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March 22, 2017
Satellite accumulation area rules - Are they still the same?
By Elizabeth M Dickinson, JD, Senior Legal Editor - EHS

Yes …

The Hazardous Waste Generator Improvements Rule (Final Rule), which goes into effect at the federal level on May 30, 2017, adds many new provisions. However, the thrust of the Final Rule is to clarify existing provisions, including the requirements for satellite accumulation areas (SAAs).

Many generators of hazardous waste use SAAs at their sites because SAAs allow the generator to accumulate hazardous waste near the point of generation. For generators that generate and accumulate small amounts of hazardous waste in different areas of their facilities, this is a more efficient and safer way to handle hazardous waste. When a generator has accumulated 55 gallons (gal) of hazardous waste (or one quart of acute hazardous waste) in the SAA, the generator must then move the hazardous waste to the 90- or 180-day central accumulation area within 3 days. While the Final Rule has not changed this basic premise, it has tweaked it.

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And No …

A new location for the regulation

Under the old regulatory framework, the conditions for operating an SAA were located at 40 CFR 262.34(c), considered the “main” regulation applicable to hazardous waste generators. In the opinion of the U.S. Environmental Protection Agency (EPA), this location of the SAA provisions, between the hazardous waste accumulation conditions for large quantity generators (LQGs) at 40 CFR 262.34(a) and those for small quantity generators (SQGs) at 40 CFR 262.34(d), created confusion as to whether the provisions applied to LQGs only or to both SQGs and LQGs.

In the Final Rule, the EPA moves the text of 40 CFR 262.34(c) into its own section at 40 CFR 262.15 and titles it ‘‘Satellite accumulation area regulations for small and large quantity generators.’’ To further clarify the applicability of the SAA provisions, and to distinguish SAAs from those locations where generators accumulate hazardous waste for 90 or 180 days, the Final Rule defines a new term ‘‘central accumulation area” (CAA) to describe the 90- or 180-day hazardous waste accumulation location.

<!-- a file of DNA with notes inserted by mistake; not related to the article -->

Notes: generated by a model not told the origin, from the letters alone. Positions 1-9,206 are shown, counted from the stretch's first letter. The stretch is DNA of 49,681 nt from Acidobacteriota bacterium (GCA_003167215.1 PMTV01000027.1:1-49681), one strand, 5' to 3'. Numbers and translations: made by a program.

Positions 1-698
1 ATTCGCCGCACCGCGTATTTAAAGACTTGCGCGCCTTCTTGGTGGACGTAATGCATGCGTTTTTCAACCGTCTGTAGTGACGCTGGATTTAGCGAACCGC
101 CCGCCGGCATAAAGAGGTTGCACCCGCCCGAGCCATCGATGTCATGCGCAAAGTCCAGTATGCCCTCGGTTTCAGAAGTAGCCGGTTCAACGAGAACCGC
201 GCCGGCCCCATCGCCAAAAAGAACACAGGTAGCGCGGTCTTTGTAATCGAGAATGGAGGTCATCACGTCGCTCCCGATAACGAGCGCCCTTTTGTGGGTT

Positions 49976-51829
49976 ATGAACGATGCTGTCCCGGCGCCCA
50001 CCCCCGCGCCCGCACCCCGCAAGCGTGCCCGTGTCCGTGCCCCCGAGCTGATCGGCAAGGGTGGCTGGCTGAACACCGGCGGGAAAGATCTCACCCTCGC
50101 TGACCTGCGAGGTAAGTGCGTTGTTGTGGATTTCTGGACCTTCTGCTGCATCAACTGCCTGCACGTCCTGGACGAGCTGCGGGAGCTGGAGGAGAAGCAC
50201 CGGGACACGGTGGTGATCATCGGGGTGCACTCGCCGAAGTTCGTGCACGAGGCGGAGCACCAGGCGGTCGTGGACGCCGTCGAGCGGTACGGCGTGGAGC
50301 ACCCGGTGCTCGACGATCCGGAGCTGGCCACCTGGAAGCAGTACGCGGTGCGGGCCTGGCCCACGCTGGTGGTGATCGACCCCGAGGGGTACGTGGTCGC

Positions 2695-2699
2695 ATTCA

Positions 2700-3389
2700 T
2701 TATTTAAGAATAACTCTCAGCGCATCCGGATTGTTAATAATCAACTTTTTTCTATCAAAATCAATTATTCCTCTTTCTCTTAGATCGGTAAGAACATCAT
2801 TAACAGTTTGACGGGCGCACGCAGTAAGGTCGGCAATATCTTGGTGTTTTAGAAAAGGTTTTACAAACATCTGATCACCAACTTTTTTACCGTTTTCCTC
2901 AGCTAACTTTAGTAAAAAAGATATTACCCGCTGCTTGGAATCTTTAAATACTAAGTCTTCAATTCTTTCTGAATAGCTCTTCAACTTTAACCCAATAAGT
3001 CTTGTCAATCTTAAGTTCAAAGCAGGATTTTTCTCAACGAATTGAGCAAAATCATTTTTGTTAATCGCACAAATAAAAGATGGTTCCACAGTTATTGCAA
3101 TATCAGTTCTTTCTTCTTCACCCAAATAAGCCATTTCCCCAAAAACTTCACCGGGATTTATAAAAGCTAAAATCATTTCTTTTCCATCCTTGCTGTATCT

Seven notable changes

In addition to a couple of minor changes, the Final Rule sets forth these seven more significant changes to the SAA requirements:

  1. SQGs and LQGs that accumulate hazardous waste in SAAs are now required to comply with the special requirements for incompatible wastes found at 40 CFR 265.177.
  2. The Final Rule now provides limited exceptions to the requirement that generators keep containers closed at all times (e.g., containers may be open when it is necessary either for the operation of equipment to which the SAA container is attached or to prevent dangerous situations, such as the buildup of extreme pressure or heat).
  3. When maximum volumes are reached in SAAs, the Final Rule clarifies that generators have three consecutive calendar days to either remove the hazardous waste from the SAA or come into compliance with the CAA regulations.
  4. Generators that accumulate acute hazardous waste in SAAs can choose between using a maximum accumulation volume (1 quart for liquids) or maximum accumulation weight (1 kilograms (kg) or 2.2 pounds (lb) for solids). For nonacute hazardous waste, 55 gal remain the only unit for measuring maximum accumulation limits in SAAs.
  5. The Final Rule clarifies the regulations for situations when the maximum volume (or weight) is exceeded in an SAA. Generators have the choice of either converting the SAA into a CAA or moving the “excess waste” to a CAA; an off-site designated facility; or to an on-site interim status or permitted treatment, storage, or disposal facility.
  6. Containers used in SAAs are subject to new marking and labeling standards that are identical to those for containers in CAAs.
  7. All SAAs operated by LQGs and SQGs must comply with the LQG or SQG requirements for preparedness, prevention, and emergency procedures.

What's next?

Although soon to be in effect at the federal level, the Final Rule changes to the SAA requirements will not be in effect in a state (other than Alaska and Iowa) until the state adopts the Final Rule. Each state will adopt the Final Rule provisions on their own schedule, with July 2019 being the farthest away deadline allowed by the EPA. So now might be a good time to familiarize yourself with the revised SAA provisions so that you’re ready to comply when your state adopts the New Rule.

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